Academy timetable stuns parents
FAIRFIELD School's governors are hoping it will become an academy on January 1 next year.
But parents who attended a public meeting about the school's future last night were concerned that a decision would be made by a governing body which currently has five parent governor vacancies.
Parents of Year 7 pupils who only started at the school in September said they were stunned by the timetable for the school to become an academy because they had not been made aware of it until a week ago. The meeting heard that the school's governors had been discussing the possibility of becoming a trust school or academy for four years.
Parents were told that information had been posted on the school website several months ago.
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Head teacher Catriona Mangham also informed the meeting that attempts had been made to recruit new parent governors before the new academic year started.
She said she felt that the school would be better supported as an academy with Academies Enterprise Trust (AET) than it currently is by the local authority, as one of only two secondaries in the city that have not yet become academies.
The head teacher and regional director of AET, Chris Montacute, said that the academy organisation would provide back-up for teaching staff as well as practical support such as human resources cover.
Ms Mangham said the charitable trust, which already sponsors 54 primary and secondary academies across England, was better suited to the school's ethos than other organisations might be.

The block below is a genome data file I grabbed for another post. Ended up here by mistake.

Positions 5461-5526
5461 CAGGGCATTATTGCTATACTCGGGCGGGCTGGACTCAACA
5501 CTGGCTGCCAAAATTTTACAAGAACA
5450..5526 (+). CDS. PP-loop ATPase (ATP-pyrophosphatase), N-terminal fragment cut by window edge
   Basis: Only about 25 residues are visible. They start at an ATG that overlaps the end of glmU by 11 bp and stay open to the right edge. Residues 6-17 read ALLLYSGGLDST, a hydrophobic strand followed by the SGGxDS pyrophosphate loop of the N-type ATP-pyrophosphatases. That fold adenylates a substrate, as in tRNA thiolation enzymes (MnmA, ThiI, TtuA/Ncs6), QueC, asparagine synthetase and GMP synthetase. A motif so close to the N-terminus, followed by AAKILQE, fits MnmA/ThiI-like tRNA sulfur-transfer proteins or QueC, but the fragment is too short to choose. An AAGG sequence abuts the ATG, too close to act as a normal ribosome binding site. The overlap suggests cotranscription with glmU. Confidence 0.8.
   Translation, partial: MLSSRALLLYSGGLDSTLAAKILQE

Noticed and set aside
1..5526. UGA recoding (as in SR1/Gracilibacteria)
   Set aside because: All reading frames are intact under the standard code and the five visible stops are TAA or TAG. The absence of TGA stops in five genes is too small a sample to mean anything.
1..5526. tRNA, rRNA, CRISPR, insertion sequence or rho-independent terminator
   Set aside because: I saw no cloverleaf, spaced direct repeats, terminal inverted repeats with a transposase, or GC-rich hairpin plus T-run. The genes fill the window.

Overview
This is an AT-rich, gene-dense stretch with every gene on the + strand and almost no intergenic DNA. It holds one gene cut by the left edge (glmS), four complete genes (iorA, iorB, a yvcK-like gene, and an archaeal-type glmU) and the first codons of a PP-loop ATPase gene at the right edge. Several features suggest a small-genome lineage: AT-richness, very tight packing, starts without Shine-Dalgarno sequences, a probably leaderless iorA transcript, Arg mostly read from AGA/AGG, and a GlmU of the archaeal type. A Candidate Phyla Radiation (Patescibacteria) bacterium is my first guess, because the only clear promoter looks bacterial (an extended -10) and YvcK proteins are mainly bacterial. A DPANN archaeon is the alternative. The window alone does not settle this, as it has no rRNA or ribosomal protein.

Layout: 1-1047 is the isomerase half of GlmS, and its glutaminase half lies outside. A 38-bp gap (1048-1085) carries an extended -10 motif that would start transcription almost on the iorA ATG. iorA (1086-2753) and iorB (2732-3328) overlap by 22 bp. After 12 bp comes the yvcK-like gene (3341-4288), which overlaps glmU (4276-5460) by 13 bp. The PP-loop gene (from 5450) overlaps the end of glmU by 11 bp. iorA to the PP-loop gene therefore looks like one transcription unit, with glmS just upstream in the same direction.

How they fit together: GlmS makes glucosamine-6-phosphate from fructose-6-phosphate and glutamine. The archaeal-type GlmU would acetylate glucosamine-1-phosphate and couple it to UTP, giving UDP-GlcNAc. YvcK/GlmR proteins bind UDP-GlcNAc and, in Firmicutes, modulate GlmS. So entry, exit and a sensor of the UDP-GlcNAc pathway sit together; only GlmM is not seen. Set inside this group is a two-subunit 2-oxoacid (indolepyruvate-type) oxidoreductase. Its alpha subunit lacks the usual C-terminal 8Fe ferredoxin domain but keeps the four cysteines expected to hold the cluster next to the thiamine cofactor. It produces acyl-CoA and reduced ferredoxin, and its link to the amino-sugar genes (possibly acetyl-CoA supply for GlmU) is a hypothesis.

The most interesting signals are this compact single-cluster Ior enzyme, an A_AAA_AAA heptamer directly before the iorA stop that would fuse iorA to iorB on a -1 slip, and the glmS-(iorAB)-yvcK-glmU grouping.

Consultation on the proposals has now opened with a deadline of October 26. The board of governors will then consider the views of parents before making a decision about whether they will proceed with plans to become an academy at the beginning of 2013, chairman of the governors David Brown said.
Emma Hallett, of Horfield, has an 11-year-old son who has recently started at the school.
She said: "When I came to a presentation here last year as a future parent, I did not hear anything about this. It has come like this at the beginning of the secondary career and there are a lot of parents among Year 7 who are exceedingly concerned."
Dr Kieran Kelly, who lives locally and has a daughter who has recently started at the school, said he was concerned that becoming an academy would lead to an end of "democratic control".
"I am completely opposed to academy schools and I think we should stay away from them," he said. "If people feel the same I would be willing to work with them to try and do something about it."
Dr Kelly, who said he has previously been a school governor, felt it would be "unacceptable" to go ahead with a decision on the academy with vacancies.
"I think it is very severe to go forward with five empty places and for the governors to make that decision," he said. "Even if you want to go ahead with that decision, and people might want to go ahead with that decision, to go ahead without that level of authority, I think, is crazy."
Mr Montacute said the ethos of AET was to help ensure children were taught in a good school.